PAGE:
A Brigand’s Wisdom

Job’s semi-climactic soliloquy on the hiddenness of wisdom in Job 28 reads interestingly alongside the Lukan passion narrative, particularly Luke’s description of the brigand who unexpectedly finds salvation in the hour of his death.

In Job 28, the search for wisdom is likened to humanity’s search for gold and precious jewels in the depths of the earth. “Man puts an end to darkness and searches out to the farthest limit the ore in gloom and deep darkness” (v. 3). The earth brings forth bread, and the birds and beasts search its surface for food, but man delves into its depths where fire turns up stones of sapphire and gold. But wisdom, whose value surpasses all such riches (vv. 13-19), is nowhere to be found.

A structuring feature in Job’s soliloquy is the repeated reference to a “place” (makom) where riches or wisdom may be sought—particularly the word’s occurrences in the second half of a parallelistic expression in verses 1, 12, 20, and 23. There is “a place for gold that they [humans] refine,” but “where is the place of understanding?” (repeated in vv. 12 and 20). Only “God understands the way to [wisdom], and he knows its place” (v. 23). Meanwhile, Job says, the realms of Destruction (abaddon) and Death (maveth) purportedly have heard a “rumor” of it (v. 22). The fact of mortality can point one in the direction of wisdom—a notion that Qohelet and the Psalmist would both affirm—and yet, they are not themselves the “place” where wisdom is to be found. But God, with whom it is found, reveals it to humanity in the last verse of the poem: “Behold, the fear of the Lord, that is wisdom, and to turn away from evil is understanding” (v. 28).

In the New Testament, however, Destruction and Death do become the “place” of wisdom and of fearing the Lord: outside Jerusalem, the Place of the Skull and a newly-hewn tomb become hosts to Israel’s Messiah, the incarnate Wisdom of Israel’s God, the rumor made flesh. And here it is no gold-seeking miner of treasures that finds this (soon-to-be) buried Wisdom, but a rather more unlikely figure: a crucified brigand. As his compatriot mocks Jesus, he replies, “Do you not fear God?” (Lk. 23:40) and, confessing his guilt and the justice of his punishment, turns away from the evil that landed him on a cross. About to plunge into Sheol where memory and plans perish (cf. Ps. 146:4; Eccl. 9:10), he asks that God’s Wisdom would remember him in his kingdom (Lk. 23:42). But Wisdom has come into the world precisely for this moment, to enter into the heart of darkness, into hell itself, and to spoil Satan of his folly-bound captives. And so, at the eleventh hour, the fool whose folly has carried him to the point of death finds the rumored Wisdom precisely in the place of death and destruction and, in Wisdom, finds paradise (v. 43).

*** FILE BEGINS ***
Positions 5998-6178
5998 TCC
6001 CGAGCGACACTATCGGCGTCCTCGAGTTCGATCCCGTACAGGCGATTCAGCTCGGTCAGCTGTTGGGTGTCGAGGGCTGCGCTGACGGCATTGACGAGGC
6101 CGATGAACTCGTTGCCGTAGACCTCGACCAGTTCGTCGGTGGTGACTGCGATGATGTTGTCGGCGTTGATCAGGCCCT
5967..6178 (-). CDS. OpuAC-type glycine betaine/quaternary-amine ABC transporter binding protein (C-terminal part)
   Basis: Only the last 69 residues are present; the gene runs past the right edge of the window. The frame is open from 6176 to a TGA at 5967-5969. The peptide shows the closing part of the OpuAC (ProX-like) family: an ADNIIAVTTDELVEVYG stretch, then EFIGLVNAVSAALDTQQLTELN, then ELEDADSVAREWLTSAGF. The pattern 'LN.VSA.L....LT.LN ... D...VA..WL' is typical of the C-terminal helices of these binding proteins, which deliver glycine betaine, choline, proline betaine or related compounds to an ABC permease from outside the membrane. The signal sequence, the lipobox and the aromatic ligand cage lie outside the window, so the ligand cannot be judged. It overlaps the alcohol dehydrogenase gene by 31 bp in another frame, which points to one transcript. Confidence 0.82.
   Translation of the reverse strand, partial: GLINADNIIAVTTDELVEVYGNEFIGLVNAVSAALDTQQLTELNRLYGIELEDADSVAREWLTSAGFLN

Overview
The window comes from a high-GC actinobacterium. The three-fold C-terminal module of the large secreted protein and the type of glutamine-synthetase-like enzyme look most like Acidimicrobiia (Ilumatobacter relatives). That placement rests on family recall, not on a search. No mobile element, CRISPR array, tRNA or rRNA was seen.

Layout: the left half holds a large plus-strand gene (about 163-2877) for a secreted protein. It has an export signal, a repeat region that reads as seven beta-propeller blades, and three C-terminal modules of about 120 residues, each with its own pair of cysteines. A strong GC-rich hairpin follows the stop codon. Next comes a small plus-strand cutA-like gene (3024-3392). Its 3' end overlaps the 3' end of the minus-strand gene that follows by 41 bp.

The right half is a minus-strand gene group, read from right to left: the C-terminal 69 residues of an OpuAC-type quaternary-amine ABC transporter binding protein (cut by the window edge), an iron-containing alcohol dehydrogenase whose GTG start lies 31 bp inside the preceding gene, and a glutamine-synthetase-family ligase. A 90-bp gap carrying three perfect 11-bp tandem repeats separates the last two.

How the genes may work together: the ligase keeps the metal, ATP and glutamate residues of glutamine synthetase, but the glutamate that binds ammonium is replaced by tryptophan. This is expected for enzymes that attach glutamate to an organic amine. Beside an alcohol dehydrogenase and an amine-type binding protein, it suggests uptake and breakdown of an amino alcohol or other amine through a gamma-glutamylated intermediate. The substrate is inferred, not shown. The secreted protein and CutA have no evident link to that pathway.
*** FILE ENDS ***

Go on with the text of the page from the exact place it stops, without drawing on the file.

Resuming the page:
The brigand’s response to his compatriot and to Jesus highlights the counter-intuitive nature of the wisdom revealed at the cross, which to natural human eyes looks like folly (cf. 1 Cor. 1–4). We are called willingly to embrace God’s judgment concerning our sin—to accept death as a path to eternal life, in repentance and faith—and only so do we find that Christ has already walked this path for us, and that we are gained admittance to paradise through sharing in his blameless death, in being “crucified with Christ” (cf. Gal. 2:19-20), the self-abasing, death-embracing Wisdom of God.

The Throne of Jesus’ Glory

In the gospel according to Mark, there are already hints that the request of the sons of Zebedee to be seated at the right and left hand of Jesus is ironically being connected with the crucifixion narrative, where Jesus is crucified with a brigand on his right and on his left—hence Jesus’ reply, “you don’t know what you’re asking” (Mk. 10:35-45; 15:27).

But this connection is made even more strongly in the gospel according to Matthew, where it is not the sons of Zebedee but their mother who makes the request to Jesus (Matt. 20:20-28). Matthew adds the mother of the sons of Zebedee into the narrative in exactly one other place in his gospel: the crucifixion (27:56). Moreover, these are the only two places in Matthew’s gospel where she appears. Not only that, but the language used to describe the sons’ relationship to Jesus more exactly matches that of the crucifixion narrative. In Mark, the words for the left hand are not the same (granted, they are synonyms: aristeros in the sons’ request and euōnumos in the passion narrative). In Matthew, the phraseology in both texts is identical.

If we assume (as most do) that Mark was written first, it would appear that Matthew has done several things to solidify this connection. In any case, he makes the point still more powerfully. Whereas in Mark, those who make the request do not discover what they were really asking for (since the sons of Zebedee abandon Jesus in the garden), in Matthew the mother of the sons of Zebedee sees with her own eyes what her request would have entailed: the Lord of Glory enthroned “in his kingdom” on the cross, with “one on his right and one on his left.”